Steps to Take If Injured in Car Accident in New Jersey

If you have been injured in car accident, take immediate steps to protect your rights by contacting a New Jersey car accident attorney. 

When it comes to car accidents, no one is immune. The average driver will be involved in three to four crashes during their lifetime. That is a startling statistic to say the least. Best case scenario, you have a fender bender and everyone goes home safely. Worst case, you are left with severe injuries and fatalities occur. Callagy Law’s Paramus car accident lawyers are committed to fighting for your rights in the aftermath of a crash.

To ensure you can make a strong claim and maximize a potential settlement, it is important to take the following steps:

What to Do Following a Car Accident: A Quick Checklist

  • Stop and Check for Injuries
  • Call 911 or Local Law Enforcement
  • Try to Document the Scene
  • Seek Medical Attention As Soon As Possible
  • Report the Accident to Your Insurance Company
  • Contact an Experienced New Jersey Car Accident Attorney

Stop and Check for Injuries 

New Jersey law requires you to stop and stay at the scene of any accident until law enforcement responds or you are cleared leave, even if damage is minimal and there are no injuries.

If you can, move your vehicle to a safe location (e.g. the side of the road, a parking lot) so it does not put other motorists at risk. If you cannot, set up flares if you have them and/or turn on your hazard lights.

Check to see if you or any passengers have injuries. Remember, your injuries may not be visible, and adrenaline may be masking them. More on this in a moment.

Call 911 

You are required by law to report the accident to law enforcement as soon as possible. If there are injuries and/or extensive damage, call 911. Be sure to tell the dispatcher your location (street, intersection, mile market, etc.), whether there are any injuries or anyone is complaining of discomfort, nausea, or pain, or if there are hazards, such as traffic problems or overturned vehicles.

The police will respond if there are injuries, hazards, and/or if any driver is suspected of being impaired.

If you can, exchange insurance information with the other driver. Do not apologize or admit fault; you may say, “Are you injured?”

When you talk to law enforcement, give them the facts and only the facts. Do not guess or speculate: if you do not know the answer to a question, simply say, “I don’t know.” If you are asked if you are injured, tell them that you are going to the emergency room for an evaluation.

Try to Document the Scene 

Your safety is the top priority, but if you are able, try to take photos or video of the scene. Document damage to the vehicles, location of vehicles, visible injuries, the road conditions, weather conditions, any road obstructions (potholes), street signs, signs of intoxication, demeanor of the other driver, passengers, and witnesses, etc. You may not need all of this evidence but is better to capture everything you think may be useful later.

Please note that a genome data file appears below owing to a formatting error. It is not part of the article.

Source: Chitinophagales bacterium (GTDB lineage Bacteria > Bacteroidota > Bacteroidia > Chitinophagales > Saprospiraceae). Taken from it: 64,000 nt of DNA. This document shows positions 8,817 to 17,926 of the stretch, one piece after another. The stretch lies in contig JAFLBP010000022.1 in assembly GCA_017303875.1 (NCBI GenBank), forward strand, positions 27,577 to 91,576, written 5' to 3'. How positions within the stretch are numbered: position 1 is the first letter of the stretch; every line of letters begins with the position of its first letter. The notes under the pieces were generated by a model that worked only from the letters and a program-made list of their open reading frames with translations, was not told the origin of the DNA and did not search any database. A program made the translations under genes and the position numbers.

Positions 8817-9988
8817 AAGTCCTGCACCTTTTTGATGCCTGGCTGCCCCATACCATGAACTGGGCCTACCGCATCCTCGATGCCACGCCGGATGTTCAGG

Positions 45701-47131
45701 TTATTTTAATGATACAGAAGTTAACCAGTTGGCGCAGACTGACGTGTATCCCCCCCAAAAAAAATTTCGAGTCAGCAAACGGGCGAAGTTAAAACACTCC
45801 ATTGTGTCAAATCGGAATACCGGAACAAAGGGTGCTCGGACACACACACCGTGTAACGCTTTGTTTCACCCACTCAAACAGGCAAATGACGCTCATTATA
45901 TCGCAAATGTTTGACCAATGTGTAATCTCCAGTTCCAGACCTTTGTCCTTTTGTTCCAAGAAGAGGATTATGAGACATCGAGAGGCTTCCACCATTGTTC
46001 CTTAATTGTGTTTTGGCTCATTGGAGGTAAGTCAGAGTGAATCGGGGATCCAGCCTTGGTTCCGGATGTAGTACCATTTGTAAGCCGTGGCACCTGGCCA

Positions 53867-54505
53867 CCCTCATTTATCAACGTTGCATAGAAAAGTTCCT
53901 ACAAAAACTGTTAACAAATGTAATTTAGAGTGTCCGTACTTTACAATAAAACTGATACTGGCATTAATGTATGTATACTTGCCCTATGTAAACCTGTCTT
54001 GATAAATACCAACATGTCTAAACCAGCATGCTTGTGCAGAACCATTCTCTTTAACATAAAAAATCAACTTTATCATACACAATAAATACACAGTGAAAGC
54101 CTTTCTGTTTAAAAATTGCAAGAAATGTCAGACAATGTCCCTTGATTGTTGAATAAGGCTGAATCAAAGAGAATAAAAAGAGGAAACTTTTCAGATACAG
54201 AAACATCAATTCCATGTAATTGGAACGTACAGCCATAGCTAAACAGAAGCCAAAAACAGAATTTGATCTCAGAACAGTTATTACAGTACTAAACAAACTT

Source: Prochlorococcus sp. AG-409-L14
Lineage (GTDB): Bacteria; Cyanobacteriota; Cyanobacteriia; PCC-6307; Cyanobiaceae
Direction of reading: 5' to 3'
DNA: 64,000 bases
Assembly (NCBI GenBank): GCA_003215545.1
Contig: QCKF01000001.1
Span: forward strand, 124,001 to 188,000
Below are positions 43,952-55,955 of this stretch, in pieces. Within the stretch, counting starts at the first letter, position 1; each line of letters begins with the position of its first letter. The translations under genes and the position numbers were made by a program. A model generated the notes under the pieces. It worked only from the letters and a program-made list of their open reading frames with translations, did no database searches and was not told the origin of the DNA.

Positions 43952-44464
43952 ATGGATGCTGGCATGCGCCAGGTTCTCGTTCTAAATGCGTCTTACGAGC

Seek Medical Attention As Soon As Possible 

Some injuries are obvious: a broken bone, lacerations, etc. Others are more subtle. Symptoms may not present themselves for hours or even days after the accident, but they can be serious or life-threatening. Conditions like head/brain trauma, spinal injuries, and internal bleeding, for example, can be dangerous if not treated.

It is also important to seek medical attention immediately so you can build the strongest case for compensation that you can. Even if you do not plan on taking legal action, it is a smart idea to leave the option on the table. You need documentation regarding the nature and extent of your injuries. Be sure to go to the emergency room as soon as you can.

Report the Accident to Your Insurance Company

Many insurance companies require you to notify them of an accident within 72 hours, and many require you to do so immediately. Just as you do when talking to law enforcement, do not guess or speculate. Stick to the facts about what happened. Do not admit fault, either at the scene or later.

Contact an Experienced New Jersey Car Accident Attorney

The other driver’s insurance company is likely to contact you as well. Their primary concern is not for your safety and certainly not for your financial situation. They want to minimize their payout. They may offer you a low ball settlement figure or even try to get you to admit fault so they can deny or reduce compensation.

It is best to contact a New Jersey accident attorney as soon as you can. We can negotiate on your behalf with insurance companies – and we never back down. Our team will work with you to develop a compelling case and maximize your settlement.

Dealing with an injury is difficult enough; trying to wrangle with insurance companies and the justice system on your own can be overwhelming. Let us help. Contact us today for a free consultation.

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